Apple iPhone 5 review
The thinnest, slickest, fastest iPhone yet
But not everyone wants a such palm-pulling handset, and the iPhone 5 is a decent compromise between providing extra real estate and remaining comfortable. Also – who knows? – if Apple had gone much bigger it may have reduced the need for the still-mythical iPad Mini.
The A6 CPU makes short work of aligning pics into a panorama
The iPhone 5 has a fast processor, the A6 chip. Although Apple don’t reveal absolute speeds, the company says it’s twice the speed of the A5 in the 4S. There are plenty of fast smartphones on the market and, however many gigahertz it really has, this is very nippy. It never dawdles. This is true of the other flagship phones, of course.
The connector, you’ll have heard, is no longer the 30-pin model that arrived with the second-gen iPod in 2003. So it’s fair enough that Apple has upgraded it. I mean it’s not like a different connector for every phone, which happened on Samsung and Nokia phones at the turn of the century. No, Apple has been consistent here. None the less, the change to Lightning is annoying for people with speaker docks. And that’s a lot of people.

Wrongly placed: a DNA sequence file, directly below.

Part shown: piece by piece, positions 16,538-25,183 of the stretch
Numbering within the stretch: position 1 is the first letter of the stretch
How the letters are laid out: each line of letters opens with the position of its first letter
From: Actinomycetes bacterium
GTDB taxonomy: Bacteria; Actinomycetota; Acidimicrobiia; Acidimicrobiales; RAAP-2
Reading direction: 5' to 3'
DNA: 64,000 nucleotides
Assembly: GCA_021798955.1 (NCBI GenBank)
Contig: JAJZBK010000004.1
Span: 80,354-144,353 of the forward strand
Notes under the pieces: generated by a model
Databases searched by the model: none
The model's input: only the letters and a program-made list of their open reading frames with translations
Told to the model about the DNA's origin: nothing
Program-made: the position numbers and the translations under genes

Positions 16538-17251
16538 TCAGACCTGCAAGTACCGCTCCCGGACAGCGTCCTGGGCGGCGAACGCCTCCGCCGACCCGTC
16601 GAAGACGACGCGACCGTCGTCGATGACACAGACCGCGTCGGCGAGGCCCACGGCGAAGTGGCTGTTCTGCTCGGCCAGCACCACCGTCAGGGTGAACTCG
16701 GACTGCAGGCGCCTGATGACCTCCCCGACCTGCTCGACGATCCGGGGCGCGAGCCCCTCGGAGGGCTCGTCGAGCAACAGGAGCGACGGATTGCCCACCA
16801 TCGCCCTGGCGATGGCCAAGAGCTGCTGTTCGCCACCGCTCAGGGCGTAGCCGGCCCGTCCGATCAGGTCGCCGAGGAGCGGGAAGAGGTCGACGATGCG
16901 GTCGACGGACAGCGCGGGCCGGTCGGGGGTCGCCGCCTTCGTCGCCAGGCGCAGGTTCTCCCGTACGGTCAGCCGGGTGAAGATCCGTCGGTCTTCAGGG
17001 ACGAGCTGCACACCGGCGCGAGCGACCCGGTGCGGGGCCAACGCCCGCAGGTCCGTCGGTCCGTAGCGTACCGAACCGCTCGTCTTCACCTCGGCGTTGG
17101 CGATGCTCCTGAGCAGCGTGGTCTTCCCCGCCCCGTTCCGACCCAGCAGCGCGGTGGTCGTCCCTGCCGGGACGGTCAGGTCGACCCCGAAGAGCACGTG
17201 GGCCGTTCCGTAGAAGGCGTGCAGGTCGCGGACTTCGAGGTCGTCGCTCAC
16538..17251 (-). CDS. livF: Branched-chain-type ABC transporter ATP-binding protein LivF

Apple really should have decided to bundle an adaptor, at least if a customer had asked for one, rather than charging £25 for this small but crucial piece of plastic. Yes, it's an active adaptor with on-board chippery converting signals from one port to the other, but Apple has the margins - especially given the number of iPhone 5s expected to ship this weekend - for a little generosity. I'd rather have the Lightning adaptor than yet another USB AC transformer.
Of course, the introduction of Lightning doesn’t affect people with AirPlay or Bluetooth speakers, but still.
It’s a matter of personal taste whether the 3.5mm headphone jack that’s been moved from the top to the bottom of the phone is good or bad. Me, I’m not mad about it, but it’s not a deal-breaker.